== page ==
Augmentation Cystoplasty (Bladder Augmentation)

Overview

What is bladder augmentation surgery?

Your bladder is an organ that holds your urine. Cystoplasty (bladder augmentation) is a surgery that makes your bladder larger using a section of your small intestine (ileocystoplasty) or large intestine (sigmoid cystoplasty).

Why is a cystoplasty performed?

Certain conditions can affect your bladder, including spinal cord injuries, congenital spinal or neurologic problems, or acquired conditions like multiple sclerosis. These conditions may include:

  • Leakage of urine.
  • Spasticity (stiffness) of your bladder, which can manifest as urgency, urge-related leakage, frequency of urination, or pain in your bladder or genital area.
  • Loss of bladder capacity (i.e., you cannot hold as much urine as prior).
  • Your bladder muscles don’t work properly. For example, your bladder may not stretch enough, which increases pressure in your bladder. The bladder pressure may cause kidney infections and kidney damage.

In many cases, your healthcare provider will recommend bladder augmentation after you’ve had to self-catheterize for a long period. Self-catheterization is a procedure in which you insert a thin, hollow tube (catheter) through your urethra (yer-ree-thruh) to drain your pee.

How common are bladder augmentations?

Bladder augmentations are relatively uncommon procedures. In 2009, healthcare providers performed an estimated 595 bladder augmentations.

How long does a bladder augmentation last?

The effects of a successful bladder augmentation surgery are permanent.

Procedure Details

What happens before a bladder augmentation?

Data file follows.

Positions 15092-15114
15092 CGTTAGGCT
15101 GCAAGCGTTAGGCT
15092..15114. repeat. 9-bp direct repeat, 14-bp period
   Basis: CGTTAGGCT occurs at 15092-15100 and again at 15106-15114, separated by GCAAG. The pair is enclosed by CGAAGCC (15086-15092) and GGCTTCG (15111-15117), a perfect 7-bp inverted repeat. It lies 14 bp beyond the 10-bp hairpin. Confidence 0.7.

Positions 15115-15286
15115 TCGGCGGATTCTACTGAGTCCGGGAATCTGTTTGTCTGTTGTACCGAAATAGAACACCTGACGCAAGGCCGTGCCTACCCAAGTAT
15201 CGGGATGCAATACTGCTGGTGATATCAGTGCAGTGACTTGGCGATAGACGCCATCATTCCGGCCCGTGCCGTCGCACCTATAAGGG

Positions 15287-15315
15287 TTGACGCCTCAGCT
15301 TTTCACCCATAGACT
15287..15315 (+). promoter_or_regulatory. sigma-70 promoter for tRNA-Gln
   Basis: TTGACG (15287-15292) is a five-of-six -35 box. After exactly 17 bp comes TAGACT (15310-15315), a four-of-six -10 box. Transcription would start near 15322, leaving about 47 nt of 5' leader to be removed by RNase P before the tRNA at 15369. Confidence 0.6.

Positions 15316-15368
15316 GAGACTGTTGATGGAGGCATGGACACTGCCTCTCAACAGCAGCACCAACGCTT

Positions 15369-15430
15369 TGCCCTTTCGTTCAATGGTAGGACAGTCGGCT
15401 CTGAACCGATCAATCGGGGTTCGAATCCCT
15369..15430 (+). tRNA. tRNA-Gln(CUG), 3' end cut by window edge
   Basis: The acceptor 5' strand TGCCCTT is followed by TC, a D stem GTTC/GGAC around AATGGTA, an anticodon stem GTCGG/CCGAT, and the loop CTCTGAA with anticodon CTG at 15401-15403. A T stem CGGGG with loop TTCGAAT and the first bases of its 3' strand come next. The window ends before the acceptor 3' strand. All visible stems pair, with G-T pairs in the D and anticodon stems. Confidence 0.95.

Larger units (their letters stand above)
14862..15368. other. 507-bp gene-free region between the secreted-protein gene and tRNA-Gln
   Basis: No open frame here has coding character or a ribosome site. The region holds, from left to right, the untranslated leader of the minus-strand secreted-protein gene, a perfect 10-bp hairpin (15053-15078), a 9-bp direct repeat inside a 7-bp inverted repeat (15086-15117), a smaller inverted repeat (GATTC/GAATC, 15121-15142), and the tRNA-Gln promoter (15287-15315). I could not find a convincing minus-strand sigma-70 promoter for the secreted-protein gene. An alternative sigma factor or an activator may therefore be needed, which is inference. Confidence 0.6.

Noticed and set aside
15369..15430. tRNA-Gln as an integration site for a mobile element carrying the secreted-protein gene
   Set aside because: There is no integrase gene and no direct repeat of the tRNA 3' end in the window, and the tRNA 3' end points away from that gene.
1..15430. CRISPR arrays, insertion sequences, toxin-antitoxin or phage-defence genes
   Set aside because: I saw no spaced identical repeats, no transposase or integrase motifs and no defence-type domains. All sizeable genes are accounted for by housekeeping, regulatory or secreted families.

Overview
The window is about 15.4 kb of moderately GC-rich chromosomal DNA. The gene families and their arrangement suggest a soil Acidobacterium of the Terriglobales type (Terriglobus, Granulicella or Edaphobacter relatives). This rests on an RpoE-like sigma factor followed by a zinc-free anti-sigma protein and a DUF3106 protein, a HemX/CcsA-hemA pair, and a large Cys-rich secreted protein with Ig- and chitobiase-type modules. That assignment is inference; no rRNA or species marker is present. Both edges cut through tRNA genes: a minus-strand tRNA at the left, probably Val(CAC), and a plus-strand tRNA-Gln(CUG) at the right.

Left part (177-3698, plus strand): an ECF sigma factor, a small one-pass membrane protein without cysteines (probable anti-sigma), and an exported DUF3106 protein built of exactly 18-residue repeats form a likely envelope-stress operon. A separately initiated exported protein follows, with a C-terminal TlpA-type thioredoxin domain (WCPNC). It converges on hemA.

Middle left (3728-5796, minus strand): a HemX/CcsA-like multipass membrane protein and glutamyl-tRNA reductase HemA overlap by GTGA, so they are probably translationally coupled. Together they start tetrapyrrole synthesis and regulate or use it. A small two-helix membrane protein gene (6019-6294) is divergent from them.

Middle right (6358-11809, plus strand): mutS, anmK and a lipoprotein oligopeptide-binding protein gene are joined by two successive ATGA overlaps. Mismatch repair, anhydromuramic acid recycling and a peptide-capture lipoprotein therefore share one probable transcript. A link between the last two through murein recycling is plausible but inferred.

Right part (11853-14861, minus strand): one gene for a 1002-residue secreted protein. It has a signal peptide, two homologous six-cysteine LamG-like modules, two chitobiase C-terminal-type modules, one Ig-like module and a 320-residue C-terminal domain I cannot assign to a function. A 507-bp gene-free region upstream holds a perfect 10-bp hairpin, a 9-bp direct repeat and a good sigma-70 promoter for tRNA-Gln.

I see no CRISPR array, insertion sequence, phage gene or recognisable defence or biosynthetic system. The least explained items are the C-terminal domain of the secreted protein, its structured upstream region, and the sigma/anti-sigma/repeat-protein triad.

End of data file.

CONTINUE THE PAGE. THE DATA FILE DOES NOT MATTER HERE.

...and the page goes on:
Before a bladder augmentation, you’ll meet with your healthcare provider. They may perform a series of tests, including:

Tell your healthcare provider about any prescription or over-the-counter (OTC) medications you’re taking, including herbal supplements. Aspirin, anti-inflammatory drugs and certain herbal supplements can increase your risk of bleeding.

What happens during a bladder augmentation?

An anesthesiologist (an-es-thee-si-ol-oh-gist) will insert an intravenous (IV) line into a vein in your arm or hand. The IV delivers anesthesia into your body, so you aren’t awake and won’t feel any pain during the surgery.

Your healthcare providers may need to prepare the area by shaving your stomach (abdomen). They’ll sanitize your skin with an antiseptic to kill any bacteria.

Surgery may be done through an incision in your abdomen, or through several small poke-holes using a robot. Either way, the bladder will be opened up like a “Pac-man” and a patch of bowel placed in the opening. This has the effect of making a urinary reservoir that is half-bladder and half-intestine. Sometimes, you will have a small channel (called a “Mitrofanoff” or catheterizeable channel) constructed at the same time that will permit passage of the catheter into your new bladder to drain it.

When you wake up, you will have two or three tubes in your bladder and abdomen. These tubes will help keep your bladder drained as it heals and permit lavage or “washing” of the mucous out of your bladder.

How long does a bladder augmentation take?

A bladder augmentation usually takes two to six hours to perform.

What happens after a bladder augmentation?

After the bladder augmentation is complete, your anesthesiologist will stop putting anesthesia in your body.

You’ll move to a recovery room, where healthcare providers will wait for you to wake up and monitor your overall health.

You won’t be able to eat or drink for at least a few days after surgery as your body heals. You’ll receive fluids through an IV line.

While in the hospital, you’ll have two or more tubes in your abdomen or bladder. After you wake up and regain your senses, healthcare providers will teach you how to care for these tubes and flush out (irrigate) mucus from your bladder.

After your bladder augmentation, your bowel is in contact with your bladder system. This contact causes mucus to mix with your pee. You must irrigate this mucus regularly for the rest of your life. Most people irrigate the mucus every morning.